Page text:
How to stimulate positive change in your manufacturing facility during a pandemic.

3 tips for enhancing continuous improvement during COVID-19 and beyond.

COVID-19 is a global pandemic and there are signs that this virus may change the way we live and work into the future. Many of our customers are food manufacturers who are mandated to continue production. They are taking precautions to keep their staff as safe as possible including social distancing within the factory, handwashing and face protection.


A crisis can promote fear and the associated “fight or flight” response. It is generally not a good practice to make decisions out of fear, in business and life in general. The “fight” response might lead to sporadic changes that are not very well thought out. The “flight” response might lead to abandoning continuous improvement as employees “keep their heads down” and do the minimum to get by.

However, many of our customers have embraced this global pandemic as an opportunity to create real, positive change within both their food production facility and life in general. A crisis can bring out the best in people. It can create a “pause” where people take stock of what is important and how they want to move forward differently.

This video “The Great Realization” by Tomfoolery is a wonderful illustration of how many are hopeful for the future and looking to transform the pandemic “lemon” into lemonade.

After all, necessity is the mother of invention. This crisis can provide a window of opportunity where staff are open to considering new possibilities and willing to make their voices heard.

Here are 3 quick suggestions for turning this crisis into an opportunity to create sustainable, positive change for your staff and your organization.

1) Focus everyone on a mission

During a crisis, things can get out of control quickly. Many people have to work independently and cannot wait around for instructions from leadership. As a result, a mission directive during a crisis helps to ensure workers are cooperating and collaborating without requiring constant direction.

A spectacular case of this happening was studied in the case of Toyota’s 1997 Aisin fire, when one supplier plant producing one critical component burned to the ground. Lean critics thought just-in-time would prove a failure because of the low inventory, but the Toyota group restarted production in record time. An in-depth study of the event showed that the astonishing recovery was achieved by the loose cooperation of six main suppliers and a total of about 150 independent firms. The surprise of the study is that there was no central command, but deep independent cooperation based on relationships and problem-solving habits.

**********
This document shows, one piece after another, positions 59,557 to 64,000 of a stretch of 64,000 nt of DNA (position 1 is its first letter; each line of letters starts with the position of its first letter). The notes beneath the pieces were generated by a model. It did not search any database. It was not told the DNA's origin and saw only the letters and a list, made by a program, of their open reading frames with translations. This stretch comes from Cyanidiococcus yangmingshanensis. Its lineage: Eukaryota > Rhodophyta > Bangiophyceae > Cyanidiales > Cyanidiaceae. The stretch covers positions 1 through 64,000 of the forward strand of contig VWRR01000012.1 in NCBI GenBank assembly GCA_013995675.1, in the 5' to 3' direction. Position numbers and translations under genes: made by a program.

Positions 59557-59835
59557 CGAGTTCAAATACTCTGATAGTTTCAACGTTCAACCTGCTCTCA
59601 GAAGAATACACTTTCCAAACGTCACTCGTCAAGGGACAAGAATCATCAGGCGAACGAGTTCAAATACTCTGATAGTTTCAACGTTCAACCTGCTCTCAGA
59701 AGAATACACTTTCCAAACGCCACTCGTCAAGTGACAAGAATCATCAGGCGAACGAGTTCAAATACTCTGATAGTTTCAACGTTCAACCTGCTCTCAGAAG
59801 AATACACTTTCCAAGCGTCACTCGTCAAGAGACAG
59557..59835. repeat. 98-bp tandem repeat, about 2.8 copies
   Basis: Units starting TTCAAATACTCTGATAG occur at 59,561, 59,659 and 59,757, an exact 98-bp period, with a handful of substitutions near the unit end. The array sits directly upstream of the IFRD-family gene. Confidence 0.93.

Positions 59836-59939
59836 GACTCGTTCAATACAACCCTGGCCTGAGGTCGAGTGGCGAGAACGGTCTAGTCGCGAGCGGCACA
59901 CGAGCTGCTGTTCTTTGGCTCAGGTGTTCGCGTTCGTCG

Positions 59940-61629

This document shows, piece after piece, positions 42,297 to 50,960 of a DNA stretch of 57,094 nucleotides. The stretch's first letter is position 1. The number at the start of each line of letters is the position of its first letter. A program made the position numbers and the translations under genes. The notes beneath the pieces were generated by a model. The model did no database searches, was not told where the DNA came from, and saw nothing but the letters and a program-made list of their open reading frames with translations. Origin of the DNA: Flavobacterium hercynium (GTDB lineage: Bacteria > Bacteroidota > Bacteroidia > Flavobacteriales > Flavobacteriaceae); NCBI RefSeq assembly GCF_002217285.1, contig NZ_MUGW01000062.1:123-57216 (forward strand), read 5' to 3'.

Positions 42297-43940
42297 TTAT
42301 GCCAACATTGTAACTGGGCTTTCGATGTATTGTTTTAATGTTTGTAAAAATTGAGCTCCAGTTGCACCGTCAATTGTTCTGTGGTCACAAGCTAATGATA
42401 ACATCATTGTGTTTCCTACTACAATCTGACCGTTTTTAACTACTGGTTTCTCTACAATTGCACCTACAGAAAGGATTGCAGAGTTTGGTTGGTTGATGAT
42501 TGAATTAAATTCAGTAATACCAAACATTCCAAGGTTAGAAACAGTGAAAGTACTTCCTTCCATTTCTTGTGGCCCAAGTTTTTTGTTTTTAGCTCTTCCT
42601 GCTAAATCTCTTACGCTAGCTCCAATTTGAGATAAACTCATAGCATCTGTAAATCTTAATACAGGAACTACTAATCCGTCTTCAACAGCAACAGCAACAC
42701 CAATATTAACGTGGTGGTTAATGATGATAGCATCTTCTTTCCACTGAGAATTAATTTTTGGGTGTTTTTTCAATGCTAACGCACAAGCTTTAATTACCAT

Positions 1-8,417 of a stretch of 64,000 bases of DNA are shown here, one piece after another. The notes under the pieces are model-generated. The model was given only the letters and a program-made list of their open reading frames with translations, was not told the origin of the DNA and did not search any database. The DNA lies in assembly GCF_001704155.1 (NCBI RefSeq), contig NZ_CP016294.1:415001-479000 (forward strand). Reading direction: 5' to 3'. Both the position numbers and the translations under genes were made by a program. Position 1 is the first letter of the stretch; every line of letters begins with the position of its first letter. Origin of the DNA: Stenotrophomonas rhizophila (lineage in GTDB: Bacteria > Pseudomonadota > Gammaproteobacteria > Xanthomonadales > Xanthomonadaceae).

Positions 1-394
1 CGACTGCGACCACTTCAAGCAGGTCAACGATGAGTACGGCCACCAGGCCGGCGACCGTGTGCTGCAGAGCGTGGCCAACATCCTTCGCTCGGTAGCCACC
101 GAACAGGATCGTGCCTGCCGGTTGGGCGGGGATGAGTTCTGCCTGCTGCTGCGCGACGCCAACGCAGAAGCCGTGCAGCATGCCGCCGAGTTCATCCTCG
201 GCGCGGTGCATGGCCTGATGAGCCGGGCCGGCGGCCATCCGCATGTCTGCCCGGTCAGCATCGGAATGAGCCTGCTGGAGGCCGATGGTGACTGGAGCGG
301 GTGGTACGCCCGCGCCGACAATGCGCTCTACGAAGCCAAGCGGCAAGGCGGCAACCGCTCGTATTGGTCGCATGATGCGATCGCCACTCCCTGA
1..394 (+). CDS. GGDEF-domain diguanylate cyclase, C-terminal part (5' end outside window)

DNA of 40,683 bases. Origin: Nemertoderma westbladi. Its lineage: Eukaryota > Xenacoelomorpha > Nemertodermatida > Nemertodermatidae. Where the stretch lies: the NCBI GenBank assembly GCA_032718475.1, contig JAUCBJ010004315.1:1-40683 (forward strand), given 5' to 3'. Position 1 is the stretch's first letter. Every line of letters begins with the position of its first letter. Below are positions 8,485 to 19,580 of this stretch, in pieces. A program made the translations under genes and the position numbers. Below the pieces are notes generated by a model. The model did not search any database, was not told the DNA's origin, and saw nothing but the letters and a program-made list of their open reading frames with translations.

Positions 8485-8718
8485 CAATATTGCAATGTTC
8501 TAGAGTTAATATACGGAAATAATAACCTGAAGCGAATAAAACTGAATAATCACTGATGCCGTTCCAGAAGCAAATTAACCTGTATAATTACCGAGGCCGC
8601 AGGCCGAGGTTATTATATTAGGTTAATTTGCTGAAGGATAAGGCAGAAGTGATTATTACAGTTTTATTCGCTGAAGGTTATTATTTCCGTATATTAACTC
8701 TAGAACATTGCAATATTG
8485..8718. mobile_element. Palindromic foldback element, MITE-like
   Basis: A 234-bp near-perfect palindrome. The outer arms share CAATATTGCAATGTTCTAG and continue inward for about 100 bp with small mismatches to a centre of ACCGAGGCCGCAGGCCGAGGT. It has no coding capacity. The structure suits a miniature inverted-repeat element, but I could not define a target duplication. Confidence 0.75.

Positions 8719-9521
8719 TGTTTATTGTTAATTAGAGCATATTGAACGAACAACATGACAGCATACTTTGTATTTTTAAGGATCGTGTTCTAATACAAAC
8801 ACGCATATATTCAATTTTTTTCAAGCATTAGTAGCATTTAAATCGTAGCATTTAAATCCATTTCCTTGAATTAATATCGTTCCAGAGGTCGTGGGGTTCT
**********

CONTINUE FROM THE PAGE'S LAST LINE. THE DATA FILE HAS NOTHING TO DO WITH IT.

2) Listen to your employees

The current mission for most of our customers is something like to maintain OEE and production while keeping people as safe as possible.

How this mission gets translated to your specific environment is unique and your staff might be able to provide valuable insights that help optimize production and safety.

Staff understand the nuances of their roles. If prompted, they can provide quick and intuitive insights into subtle changes that could be made to keep them safer while not disrupting production KPIs.

Also, people are much more likely to buyin to changes if they have been consulted. Suggestions and quick kaizens may prove to be the quickest way to not only implement changes but also the best way to ensure adoption.

A digital suggestions box can help to ensure your staff feel heard and valued during these uncertain times. They can receive rewards for making suggestions. They can also track their progress and witness them turn into real, meaningful changes for people and the organization.

3) Digitize Collaboration

Social distancing may result in staff not connecting at all, which can have disastrous consequences for continuous improvement. Staff may begin to just do what is required of them and not take on additional responsibilities. This risk is especially high if your facility still uses old fashioned paper forms to collect production, safety, maintenance and quality data.

Digital transformation allows staff to collect information in a digital format, which makes for more efficient reporting and workflow management.

Staff can also collaborate using a tablet, for example, on the line, as opposed to getting close to one another to discuss potential solutions. You can also use automated reports to share KPIs, project statuses and facilitate shift huddles.

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